CLD for a Church Building

Trying to make sense out of organizational life can be very challenging, but attempting to make sense out of organizational life through linear thinking may not only make it more difficult, but may actually create an inaccurate understanding that leads to completely counterproductive decisions. Making inappropriate simplifications of organizational life can prove disastrous for the health and life of an organization. This is where causal loop diagrams can provide invaluable insight to make better decisions.

Causal loop diagrams provide a language for articulating understanding of the dynamic, interconnected nature of the world and organizational life (Kim, 1992). Though it may not be as simple as a linear diagram, it provides the simplicity of a linear diagram with the higher degree of accuracy for insight. Causal loop diagrams help create sentences which are constructed by linking together key variable and indicating the causal relationships between them (Kim, 1992). Causal loops can be as simple as a balancing loop between two variables, or as complex as multiple variables with several interlinking arrows showing balancing and reinforcing loops (Anderson & Johnson, 1997).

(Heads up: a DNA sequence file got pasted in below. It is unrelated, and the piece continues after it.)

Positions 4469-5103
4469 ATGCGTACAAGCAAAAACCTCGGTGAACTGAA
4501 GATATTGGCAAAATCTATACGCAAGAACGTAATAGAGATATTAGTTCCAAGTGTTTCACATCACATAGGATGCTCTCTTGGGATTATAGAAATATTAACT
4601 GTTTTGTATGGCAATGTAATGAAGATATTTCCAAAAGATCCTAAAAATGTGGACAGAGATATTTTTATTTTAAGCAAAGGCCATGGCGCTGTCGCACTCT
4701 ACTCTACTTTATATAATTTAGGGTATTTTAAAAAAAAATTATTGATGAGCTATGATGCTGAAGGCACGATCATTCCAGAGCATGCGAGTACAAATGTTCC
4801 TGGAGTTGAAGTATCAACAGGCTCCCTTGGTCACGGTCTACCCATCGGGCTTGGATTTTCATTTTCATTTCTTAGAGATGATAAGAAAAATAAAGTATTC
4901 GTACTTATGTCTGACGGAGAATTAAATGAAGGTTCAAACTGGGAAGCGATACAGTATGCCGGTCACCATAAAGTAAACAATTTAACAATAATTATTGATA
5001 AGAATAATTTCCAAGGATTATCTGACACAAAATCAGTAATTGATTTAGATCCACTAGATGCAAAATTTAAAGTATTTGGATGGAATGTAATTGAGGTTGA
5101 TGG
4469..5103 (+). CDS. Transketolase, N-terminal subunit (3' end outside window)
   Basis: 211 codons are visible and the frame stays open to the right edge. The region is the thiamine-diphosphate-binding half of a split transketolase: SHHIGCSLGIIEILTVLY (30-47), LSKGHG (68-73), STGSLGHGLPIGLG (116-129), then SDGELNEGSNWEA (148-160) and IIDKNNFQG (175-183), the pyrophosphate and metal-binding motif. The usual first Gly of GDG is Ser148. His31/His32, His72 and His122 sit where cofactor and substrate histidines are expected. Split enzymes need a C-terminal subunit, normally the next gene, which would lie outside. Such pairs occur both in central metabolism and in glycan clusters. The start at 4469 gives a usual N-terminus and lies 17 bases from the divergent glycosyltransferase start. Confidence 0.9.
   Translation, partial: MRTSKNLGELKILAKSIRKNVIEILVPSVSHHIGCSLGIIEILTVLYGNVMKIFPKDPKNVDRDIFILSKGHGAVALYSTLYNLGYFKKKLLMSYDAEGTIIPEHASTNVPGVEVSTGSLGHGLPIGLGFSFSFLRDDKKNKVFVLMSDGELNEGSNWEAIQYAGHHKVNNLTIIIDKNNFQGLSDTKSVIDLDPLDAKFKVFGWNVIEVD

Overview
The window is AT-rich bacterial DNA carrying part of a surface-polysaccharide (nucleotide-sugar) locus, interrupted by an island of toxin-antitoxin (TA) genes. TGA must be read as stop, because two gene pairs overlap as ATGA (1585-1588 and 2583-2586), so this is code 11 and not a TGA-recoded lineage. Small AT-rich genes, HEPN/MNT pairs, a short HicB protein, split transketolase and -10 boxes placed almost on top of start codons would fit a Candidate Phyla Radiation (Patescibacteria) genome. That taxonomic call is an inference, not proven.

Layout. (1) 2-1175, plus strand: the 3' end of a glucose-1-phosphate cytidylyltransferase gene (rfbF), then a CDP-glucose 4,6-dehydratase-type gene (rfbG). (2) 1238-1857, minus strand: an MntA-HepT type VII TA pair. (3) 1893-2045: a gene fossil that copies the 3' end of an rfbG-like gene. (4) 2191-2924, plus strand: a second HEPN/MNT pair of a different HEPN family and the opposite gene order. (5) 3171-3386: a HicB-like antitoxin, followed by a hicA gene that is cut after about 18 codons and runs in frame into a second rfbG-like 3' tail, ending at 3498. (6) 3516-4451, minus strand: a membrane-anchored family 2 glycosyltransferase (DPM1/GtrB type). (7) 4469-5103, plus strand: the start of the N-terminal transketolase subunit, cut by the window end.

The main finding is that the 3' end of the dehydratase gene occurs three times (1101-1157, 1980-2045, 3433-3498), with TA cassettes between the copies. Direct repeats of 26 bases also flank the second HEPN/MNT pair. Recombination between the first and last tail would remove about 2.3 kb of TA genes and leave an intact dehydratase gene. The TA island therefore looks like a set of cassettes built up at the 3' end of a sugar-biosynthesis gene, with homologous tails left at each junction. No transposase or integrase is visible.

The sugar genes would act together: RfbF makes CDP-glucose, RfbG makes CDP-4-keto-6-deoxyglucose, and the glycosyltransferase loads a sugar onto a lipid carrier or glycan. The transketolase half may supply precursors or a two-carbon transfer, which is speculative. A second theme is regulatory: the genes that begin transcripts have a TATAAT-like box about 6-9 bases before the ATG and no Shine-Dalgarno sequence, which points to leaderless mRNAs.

For a church seeking to build a new building, there are many variables to consider. Whether diagrammed out, or just in conversation, many ministry leaders would look at this as attendance going up leads to the need to build a building leading to an increase in giving and finally the ability to build a building. A causal loop diagram provides the ability to see that attendance is not the only indicator that it is time to build a building, but also the desire of the congregation to build a building. This desire is connected to the need to build, which is connected to available space, which influences giving to a building fund. More clarity provides wiser and more dynamic decisions.

Resources

Anderson, V., & Johnson, L. (1997). Systems thinking basics: from concepts to causal loops. Cambridge, Mass: Pegasus Communications.

Kim, D. H. (1992). Guidelines for Drawing Causal Loop Diagrams. The Systems Thinker, 3(iss. 1), 5–6.

 


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